Sales and Marketing: Friends, Not Foes
Money is left on the table when sales and marketing can't work together. Here are four key relationship challenges that both sides can agree to work on.
- By Ken Thoreson
- July 01, 2006
Sales and marketing departments, which ought to work together in a symbiotic,
supportive way, too often get bogged down in turf wars.
In fact, as much as 88 percent of marketing expenditures on lead generation
and sales collateral are wasted because the sales team ignores these efforts,
according to research from Aberdeen Group, a Boston-based IT research
firm. Many sales teams apparently don't trust the materials they receive
from marketing departments and opt instead to prepare their own. Such
teams, typically, spend 40 to 60 hours a month re-creating customer-relevant
collateral material, according to Aberdeen's research.
In working with one Microsoft Dynamics client, our consulting group found
that the company's marketing staff generated an average of 72 leads a
month, but few of those leads ever showed up in the pipeline analysis.
Marketing blamed sales for not following up effectively; sales claimed
that marketing's leads didn't pan out.
Many such problems stem in part from the two departments' failing to
understand each other's roles. Another issue is internal political posturing.
Sales teams often feel that because they're the ones on the firing line,
they should receive all the credit for bringing in revenue. Marketers,
on the other hand, often feel ignored or unappreciated; they'd like acknowledgement
for their role in sales.
This cultural clash impedes revenue generation at a time when marketing
is increasingly called upon to support sales and track ROI.
In a Microsoft partner organization, marketing's role should be to position
the company uniquely in the market place, ensuring that events and other
business-building activities are effectively coordinated and properly
run to create the right sales opportunities.
Meanwhile, salespeople should focus executing that positioning, rather
than putting their own "spin" on what management has determined is the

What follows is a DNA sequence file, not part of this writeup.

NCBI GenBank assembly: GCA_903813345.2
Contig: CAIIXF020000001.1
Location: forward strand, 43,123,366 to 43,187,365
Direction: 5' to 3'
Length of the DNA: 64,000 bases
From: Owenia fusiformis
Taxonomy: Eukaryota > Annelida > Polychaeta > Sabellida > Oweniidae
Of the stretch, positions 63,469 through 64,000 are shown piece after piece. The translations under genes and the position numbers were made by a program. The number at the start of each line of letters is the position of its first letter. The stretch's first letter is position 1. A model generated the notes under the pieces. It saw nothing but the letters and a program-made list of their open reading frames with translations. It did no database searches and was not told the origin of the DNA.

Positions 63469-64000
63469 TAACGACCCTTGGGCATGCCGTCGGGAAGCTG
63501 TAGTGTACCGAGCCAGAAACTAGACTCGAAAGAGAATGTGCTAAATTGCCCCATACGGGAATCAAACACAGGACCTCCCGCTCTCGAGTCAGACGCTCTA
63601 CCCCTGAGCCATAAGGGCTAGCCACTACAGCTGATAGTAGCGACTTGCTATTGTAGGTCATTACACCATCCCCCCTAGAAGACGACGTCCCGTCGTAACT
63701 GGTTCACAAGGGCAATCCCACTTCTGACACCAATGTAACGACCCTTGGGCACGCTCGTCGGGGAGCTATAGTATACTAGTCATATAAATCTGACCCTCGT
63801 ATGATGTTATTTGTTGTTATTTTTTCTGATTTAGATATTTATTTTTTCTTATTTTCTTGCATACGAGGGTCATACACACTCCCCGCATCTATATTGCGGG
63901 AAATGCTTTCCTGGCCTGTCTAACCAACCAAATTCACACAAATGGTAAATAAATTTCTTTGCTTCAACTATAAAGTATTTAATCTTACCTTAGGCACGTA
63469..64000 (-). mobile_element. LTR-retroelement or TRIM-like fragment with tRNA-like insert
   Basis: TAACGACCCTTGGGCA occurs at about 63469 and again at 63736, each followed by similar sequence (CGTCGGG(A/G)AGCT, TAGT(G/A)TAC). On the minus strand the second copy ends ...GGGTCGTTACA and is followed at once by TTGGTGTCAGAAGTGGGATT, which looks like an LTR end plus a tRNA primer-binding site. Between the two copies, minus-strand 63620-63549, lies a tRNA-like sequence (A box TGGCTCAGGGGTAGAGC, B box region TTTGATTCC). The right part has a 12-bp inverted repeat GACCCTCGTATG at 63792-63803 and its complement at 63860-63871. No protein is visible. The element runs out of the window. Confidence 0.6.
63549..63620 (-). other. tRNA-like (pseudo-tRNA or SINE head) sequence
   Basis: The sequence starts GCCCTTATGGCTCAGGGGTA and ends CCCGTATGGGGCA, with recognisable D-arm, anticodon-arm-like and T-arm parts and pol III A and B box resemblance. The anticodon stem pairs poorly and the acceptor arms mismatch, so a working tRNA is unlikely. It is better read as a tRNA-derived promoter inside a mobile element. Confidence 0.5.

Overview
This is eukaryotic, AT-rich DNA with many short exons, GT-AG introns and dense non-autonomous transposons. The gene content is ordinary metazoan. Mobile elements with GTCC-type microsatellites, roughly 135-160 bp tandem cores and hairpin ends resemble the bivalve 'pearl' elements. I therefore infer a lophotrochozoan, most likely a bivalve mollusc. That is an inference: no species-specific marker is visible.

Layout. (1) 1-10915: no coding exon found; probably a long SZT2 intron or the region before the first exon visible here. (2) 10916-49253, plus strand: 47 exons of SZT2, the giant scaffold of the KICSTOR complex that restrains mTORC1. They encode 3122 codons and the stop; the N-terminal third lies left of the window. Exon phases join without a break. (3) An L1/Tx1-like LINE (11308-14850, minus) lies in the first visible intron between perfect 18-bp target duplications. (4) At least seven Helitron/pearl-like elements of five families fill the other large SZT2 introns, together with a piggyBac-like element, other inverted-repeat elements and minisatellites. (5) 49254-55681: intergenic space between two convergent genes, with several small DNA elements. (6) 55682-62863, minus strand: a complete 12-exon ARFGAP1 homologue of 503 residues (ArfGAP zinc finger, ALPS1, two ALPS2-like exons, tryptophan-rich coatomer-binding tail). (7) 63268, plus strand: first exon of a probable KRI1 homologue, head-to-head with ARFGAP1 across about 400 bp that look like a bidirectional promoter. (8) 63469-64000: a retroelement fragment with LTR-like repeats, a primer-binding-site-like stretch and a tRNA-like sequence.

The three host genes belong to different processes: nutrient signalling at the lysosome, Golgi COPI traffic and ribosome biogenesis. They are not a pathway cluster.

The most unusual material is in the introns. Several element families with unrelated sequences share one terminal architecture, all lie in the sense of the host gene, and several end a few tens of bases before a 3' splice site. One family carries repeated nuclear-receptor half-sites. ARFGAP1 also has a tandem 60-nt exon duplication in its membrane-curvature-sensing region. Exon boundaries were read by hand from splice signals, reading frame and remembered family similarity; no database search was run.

company's value proposition.
We recommend that Microsoft partners serious about improving the effectiveness
of their sales-marketing relationships focus on four key areas:
- Communication. Marketing should participate in at least one
monthly sales meeting. Agenda items should include communication between
sales and marketing, messaging, lead results, market feedback, competition,
and upcoming events and company programs.
- Metrics. Remember, you can't manage what you don't measure.
It's wise to track win/loss rates, lead quantity and quality, lead source
and lead source/win ratio (you need to know where your leads are coming
from and what source is achieving your best win result). Many organizations
only track sales numbers, but we recommend measuring marketing's contributions
as well. That ensures that both teams are working toward the same goals
and helps you determine what's working and what's not.
- Collaboration. We recommend that marketing personnel not only
work trade shows with salespeople, but also regularly observe sales
calls, demonstrations and executive presentations. This will help them
create far more effective programs and materials.
- Compensation. Consider creating mutual compensation plans,
which reward marketing when sales achieves its quarterly objectives.
In some partner companies, we've recommended giving marketing a quarter-end
bonus and an increase in its next quarter's budget when sales makes
Finally, from an organizational perspective, sales and marketing should
report to one executive to ensure that they're focused on the same corporate
strategy. That may sound obvious, but when we examine why organizations
fail, we often see that their marketing and sales departments have dramatically
different perspectives about issues as basic as the company's greater
goals. Making sure that both parties are playing for the same team is
essential for everyone's success.
Ken Thoreson is managing director of the Acumen Management Group Ltd., a North American consulting organization focused on improving sales management functions within growing and transitional organizations. You can reach him at email@example.com.